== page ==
Browsing named entities in Col. John C. Moore, Confederate Military History, a library of Confederate States Military History: Volume 9.2, Missouri (ed. Clement Anselm Evans). You can also browse the collection for D. M. Frost or search for D. M. Frost in all documents.

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active in this congenial work. The only organized and armed force which the State had was Gen. D. M. Frost's skeleton brigade, of St. Louis. It was a fine body of men—a little army in itself, composed of infantry, artillery and cavalry—and General Frost, who was a native of New York, was a graduate of West Point. Though the brigade did not fight any battles, Frost was an intelligent officer and a strict disciplinarian, and his campaign served a good purpose in instructing in the rudiments oFrost was an intelligent officer and a strict disciplinarian, and his campaign served a good purpose in instructing in the rudiments of soldiership a number of young men who afterward made brilliant reputations in the Confederate army. In point of fact, General Harney of the regular army was eventually sent to the scene of disturbance to hold the lawless Kansans in check. The incident did not amount to much, but it showed the feeling by which the Northern people were animated, and their hostility to Missouri and Missourians
m the State St. Louis police bill Home Guards and Minute men General Frost authorized to take the arsenal Blair appeals to the President St. Louis the Liberty arsenal seized military organizations under Frost and Lyon. The State convention met at Jefferson City on the lastattalion, of which Shaler was elected major, and it was assigned to Frost's brigade, which had seen some service on the southwestern border. the legislature, some time before had turned the matter over to General Frost, and authorized him to take it whenever in his judgment it was expedient to do so. Frost accepted the trust and had an interview with Maj. Wm. H. Bell, the commandant of the arsenal, and on the 24th of Jamand the city and the approaches to it. During these events, General Frost was getting ready to take the arsenal, but never quite succeedeets, four brass field-pieces and a small amount of ammunition. General Frost went into encampment on the western outskirts of St. Louis, and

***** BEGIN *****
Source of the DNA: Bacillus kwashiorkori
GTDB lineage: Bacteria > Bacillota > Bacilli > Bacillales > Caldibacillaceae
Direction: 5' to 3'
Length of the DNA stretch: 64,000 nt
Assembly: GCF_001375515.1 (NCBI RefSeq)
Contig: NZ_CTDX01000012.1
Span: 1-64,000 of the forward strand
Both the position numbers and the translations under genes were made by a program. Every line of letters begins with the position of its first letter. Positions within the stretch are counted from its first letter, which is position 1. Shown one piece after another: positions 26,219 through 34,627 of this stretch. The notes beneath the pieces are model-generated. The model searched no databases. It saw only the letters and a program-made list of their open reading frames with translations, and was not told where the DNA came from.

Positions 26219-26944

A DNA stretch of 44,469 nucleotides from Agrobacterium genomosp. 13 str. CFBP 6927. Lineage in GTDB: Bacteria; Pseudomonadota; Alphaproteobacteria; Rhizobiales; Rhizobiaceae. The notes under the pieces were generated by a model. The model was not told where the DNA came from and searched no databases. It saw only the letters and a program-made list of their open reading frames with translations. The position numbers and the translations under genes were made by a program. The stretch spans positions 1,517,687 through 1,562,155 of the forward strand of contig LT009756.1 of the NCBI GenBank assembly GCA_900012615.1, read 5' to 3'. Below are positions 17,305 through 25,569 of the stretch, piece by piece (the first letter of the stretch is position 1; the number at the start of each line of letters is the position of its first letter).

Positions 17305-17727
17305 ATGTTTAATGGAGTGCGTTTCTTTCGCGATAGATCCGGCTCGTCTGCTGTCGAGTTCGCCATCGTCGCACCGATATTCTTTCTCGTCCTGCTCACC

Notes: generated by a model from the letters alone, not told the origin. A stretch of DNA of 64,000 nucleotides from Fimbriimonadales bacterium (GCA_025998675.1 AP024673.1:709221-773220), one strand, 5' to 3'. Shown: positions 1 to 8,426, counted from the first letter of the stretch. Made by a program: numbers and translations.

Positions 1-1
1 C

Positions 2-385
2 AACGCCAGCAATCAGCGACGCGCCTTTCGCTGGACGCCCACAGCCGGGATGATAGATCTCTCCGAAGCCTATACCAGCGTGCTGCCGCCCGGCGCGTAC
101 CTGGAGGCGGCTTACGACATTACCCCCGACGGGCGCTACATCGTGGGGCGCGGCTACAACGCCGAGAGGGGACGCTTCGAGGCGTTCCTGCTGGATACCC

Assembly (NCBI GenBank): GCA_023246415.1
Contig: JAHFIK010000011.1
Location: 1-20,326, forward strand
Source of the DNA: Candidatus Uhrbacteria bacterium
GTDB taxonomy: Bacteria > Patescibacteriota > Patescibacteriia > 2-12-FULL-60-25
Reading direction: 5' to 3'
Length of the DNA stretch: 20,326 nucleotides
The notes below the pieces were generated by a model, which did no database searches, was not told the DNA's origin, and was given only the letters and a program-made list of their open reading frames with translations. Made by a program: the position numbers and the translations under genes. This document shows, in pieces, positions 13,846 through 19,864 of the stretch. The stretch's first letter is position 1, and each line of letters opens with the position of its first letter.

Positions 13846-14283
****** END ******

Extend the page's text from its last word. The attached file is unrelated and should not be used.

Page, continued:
guns Blair and Lyon prepare to take the camp and the guns Frost surrenders Home Guards fire on the crowd the legislature reached St. Louis and were turned over to Major Shaler, of Frost's brigade, and taken to Camp Jackson. Though an effort wasned to make the attack on the next day, the 10th of May. Frost had heard frequently during the two days preceding the attao drive them out of it. Then he sent a staff officer to General Frost and demanded the immediate and unconditional surrender of his command. Promptly and without parley Frost surrendered. A great crowd of citizens, many of them women and children, the prisoners and a child in the arms of its mother. General Frost's force was outnumbered ten to one, and he, no doubt, t of 50,000 men at any time. Yet when it was offered to him Frost declined to accept it—and when it was lost beyond hope he ahe State in a condition to defend itself. When the news of Frost's surrender, his men held prisoners of war by the Home Guar
Second corps of the army of the West. General Little received his commission as brigadier-general, and the organization of his brigade was complete. General Green's brigade, the Second, was in process of completion. Burbridge's regiment was the Second infantry, Pritchard's the Third, McFarland's the Fourth, McCown's the Fifth, and Irwin's the Sixth. Col. John S. Bowen's regiment, which was organized at Memphis some time before and was composed largely of men surrendered at Camp Jackson by Frost, was the First, as it was organized before any of the regiments from Price's command, and by virtue of its seniority was entitled to the first place as a Missouri Confederate organization. The regiment had already made a reputation. It was organized originally with John S. Bowen, colonel; L. L. Rich, lieutenant-colonel; C. C. Campbell, major; Louis H. Kennerly, adjutant; Carey N. Hawes, surgeon; William F. Howells, quartermaster, and James Quinlan, commissary. But on the 25th of Decemb
of artillery—aggregating about 4,000 men. General Marmaduke's division was composed of his old brigade, commanded by Brig.-Gen. John B. Clark, Jr., Freeman's brigade, and a four-gun battery—in all about 3,000 men. General Clark was an infantry officer and unaccustomed to handling cavalry. Some time before, Gen. D. M. Frost's wife had passed through the lines with the consent of the Federals to visit her husband. She determined to return to her home by the way of Matamoras and Havana. General Frost got leave of absence to accompany her to Matamoras and place her on shipboard. But when she embarked he went along, and the Confederate army knew him no more. Colonel Clark was appointed brigadier-general in his place. Clark's brigade included the Third Missouri cavalry, Col. Colton Greene; Fourth cavalry, Col. John Q. Burbridge; Seventh cavalry and Davies' battalion, Col. Solomon G. Kitchen, Lieut.-Col. J. F. Davies; Eighth cavalry, Col. William L. Jeffers; Tenth cavalry, Col. Rob